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dc.contributor.authorMerlo, Domenico Franco
dc.contributor.authorGmuender, Hans
dc.contributor.authorvan Leeuwen, Danitsja
dc.contributor.authorPatrone, Fioravante
dc.contributor.authorKleinjans, Jos
dc.contributor.authorvan Delft, Joost
dc.contributor.authorBonassi, Stefano
dc.contributor.authorMoretti, Stefano
HAL ID: 739814
ORCID: 0000-0003-3627-3257
dc.subjectComparative Analysis of Shapley valueen
dc.subjectShapley valueen
dc.subjectgame theoryen
dc.subjectgene expression analysisen
dc.titleCombining Shapley value and statistics to the analysis of gene expression data in children exposed to air pollutionen
dc.typeArticle accepté pour publication ou publié
dc.contributor.editoruniversityotherDIPTEM, University of Genova, Genova;Italie
dc.contributor.editoruniversityotherEpidemiology and Biostatistics, National Cancer Research Institute, Genova;Italie
dc.contributor.editoruniversityotherGenedata AG, Basel;Suisse
dc.contributor.editoruniversityotherUnit of Molecular Epidemiology, National Cancer Research Institute, Genova;Italie
dc.contributor.editoruniversityotherDepartment of Health Risk and Toxicology, Maastricht University, Maastricht;Pays-Bas
dc.description.abstractenBackground In gene expression analysis, statistical tests for differential gene expression provide lists of candidate genes having, individually, a sufficiently low p-value. However, the interpretation of each single p-value within complex systems involving several interacting genes is problematic. In parallel, in the last sixty years, game theory has been applied to political and social problems to assess the power of interacting agents in forcing a decision and, more recently, to represent the relevance of genes in response to certain conditions. Results In this paper we introduce a Bootstrap procedure to test the null hypothesis that each gene has the same relevance between two conditions, where the relevance is represented by the Shapley value of a particular coalitional game defined on a microarray data-set. This method, which is called Comparative Analysis of Shapley value (shortly, CASh), is applied to data concerning the gene expression in children differentially exposed to air pollution. The results provided by CASh are compared with the results from a parametric statistical test for testing differential gene expression. Both lists of genes provided by CASh and t-test are informative enough to discriminate exposed subjects on the basis of their gene expression profiles. While many genes are selected in common by CASh and the parametric test, it turns out that the biological interpretation of the differences between these two selections is more interesting, suggesting a different interpretation of the main biological pathways in gene expression regulation for exposed individuals. A simulation study suggests that CASh offers more power than t-test for the detection of differential gene expression variability. Conclusion CASh is successfully applied to gene expression analysis of a data-set where the joint expression behavior of genes may be critical to characterize the expression response to air pollution. We demonstrate a synergistic effect between coalitional games and statistics that resulted in a selection of genes with a potential impact in the regulation of complex pathways.en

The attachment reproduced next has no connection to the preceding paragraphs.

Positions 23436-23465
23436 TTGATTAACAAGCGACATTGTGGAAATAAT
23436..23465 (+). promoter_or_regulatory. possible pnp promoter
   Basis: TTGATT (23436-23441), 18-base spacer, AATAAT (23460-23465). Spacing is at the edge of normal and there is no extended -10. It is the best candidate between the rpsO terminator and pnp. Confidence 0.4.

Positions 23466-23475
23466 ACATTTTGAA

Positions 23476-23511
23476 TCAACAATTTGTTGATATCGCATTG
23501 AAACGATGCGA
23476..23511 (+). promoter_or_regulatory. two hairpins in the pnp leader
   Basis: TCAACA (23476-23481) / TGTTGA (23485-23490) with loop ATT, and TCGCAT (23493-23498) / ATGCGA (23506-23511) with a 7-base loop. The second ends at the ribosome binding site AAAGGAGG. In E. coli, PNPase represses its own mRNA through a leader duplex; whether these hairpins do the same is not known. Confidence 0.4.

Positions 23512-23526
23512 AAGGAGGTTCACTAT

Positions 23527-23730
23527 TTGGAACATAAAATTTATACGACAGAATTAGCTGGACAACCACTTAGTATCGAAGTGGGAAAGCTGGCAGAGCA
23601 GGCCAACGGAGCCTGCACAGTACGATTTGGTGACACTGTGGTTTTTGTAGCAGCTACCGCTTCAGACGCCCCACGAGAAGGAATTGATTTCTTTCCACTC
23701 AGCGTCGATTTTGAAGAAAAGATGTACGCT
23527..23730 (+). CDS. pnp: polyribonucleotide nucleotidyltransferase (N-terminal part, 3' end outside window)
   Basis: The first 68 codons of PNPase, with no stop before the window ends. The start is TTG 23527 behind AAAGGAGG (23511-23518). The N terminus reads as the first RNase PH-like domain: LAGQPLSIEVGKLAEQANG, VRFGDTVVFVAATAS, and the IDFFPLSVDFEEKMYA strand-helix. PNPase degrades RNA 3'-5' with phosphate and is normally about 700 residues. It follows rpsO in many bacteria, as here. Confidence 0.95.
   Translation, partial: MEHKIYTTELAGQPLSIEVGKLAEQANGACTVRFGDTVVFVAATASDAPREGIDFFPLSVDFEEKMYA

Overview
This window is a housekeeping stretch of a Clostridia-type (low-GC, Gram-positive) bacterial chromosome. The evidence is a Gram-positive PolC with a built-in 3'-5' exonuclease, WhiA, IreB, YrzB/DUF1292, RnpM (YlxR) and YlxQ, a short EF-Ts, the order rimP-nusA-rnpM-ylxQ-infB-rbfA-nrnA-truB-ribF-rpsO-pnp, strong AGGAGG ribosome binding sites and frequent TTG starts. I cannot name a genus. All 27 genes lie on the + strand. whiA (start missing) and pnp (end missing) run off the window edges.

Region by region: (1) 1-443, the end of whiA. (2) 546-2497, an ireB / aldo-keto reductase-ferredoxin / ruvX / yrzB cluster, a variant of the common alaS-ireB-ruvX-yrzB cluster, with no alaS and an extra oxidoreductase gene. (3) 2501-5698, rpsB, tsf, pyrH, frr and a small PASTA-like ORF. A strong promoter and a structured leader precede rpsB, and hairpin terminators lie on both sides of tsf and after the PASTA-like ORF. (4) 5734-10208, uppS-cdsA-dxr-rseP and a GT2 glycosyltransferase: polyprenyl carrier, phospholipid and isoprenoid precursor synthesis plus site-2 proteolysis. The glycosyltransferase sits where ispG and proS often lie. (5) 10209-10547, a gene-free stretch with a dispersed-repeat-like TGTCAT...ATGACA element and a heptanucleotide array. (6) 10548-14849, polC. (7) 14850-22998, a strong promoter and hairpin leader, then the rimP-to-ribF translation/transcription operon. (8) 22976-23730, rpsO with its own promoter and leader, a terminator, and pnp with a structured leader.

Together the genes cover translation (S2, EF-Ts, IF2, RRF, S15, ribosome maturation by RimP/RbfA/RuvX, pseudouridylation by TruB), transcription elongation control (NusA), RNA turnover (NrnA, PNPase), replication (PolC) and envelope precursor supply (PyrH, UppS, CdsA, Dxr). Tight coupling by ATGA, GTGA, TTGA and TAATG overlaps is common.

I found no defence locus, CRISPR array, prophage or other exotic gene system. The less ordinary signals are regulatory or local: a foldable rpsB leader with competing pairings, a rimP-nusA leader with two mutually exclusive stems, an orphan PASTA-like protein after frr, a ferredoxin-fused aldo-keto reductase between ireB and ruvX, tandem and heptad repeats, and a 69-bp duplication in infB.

dc.relation.isversionofjnlnameBMC Bioinformatics
dc.subject.ddclabelProbabilités et mathématiques appliquéesen

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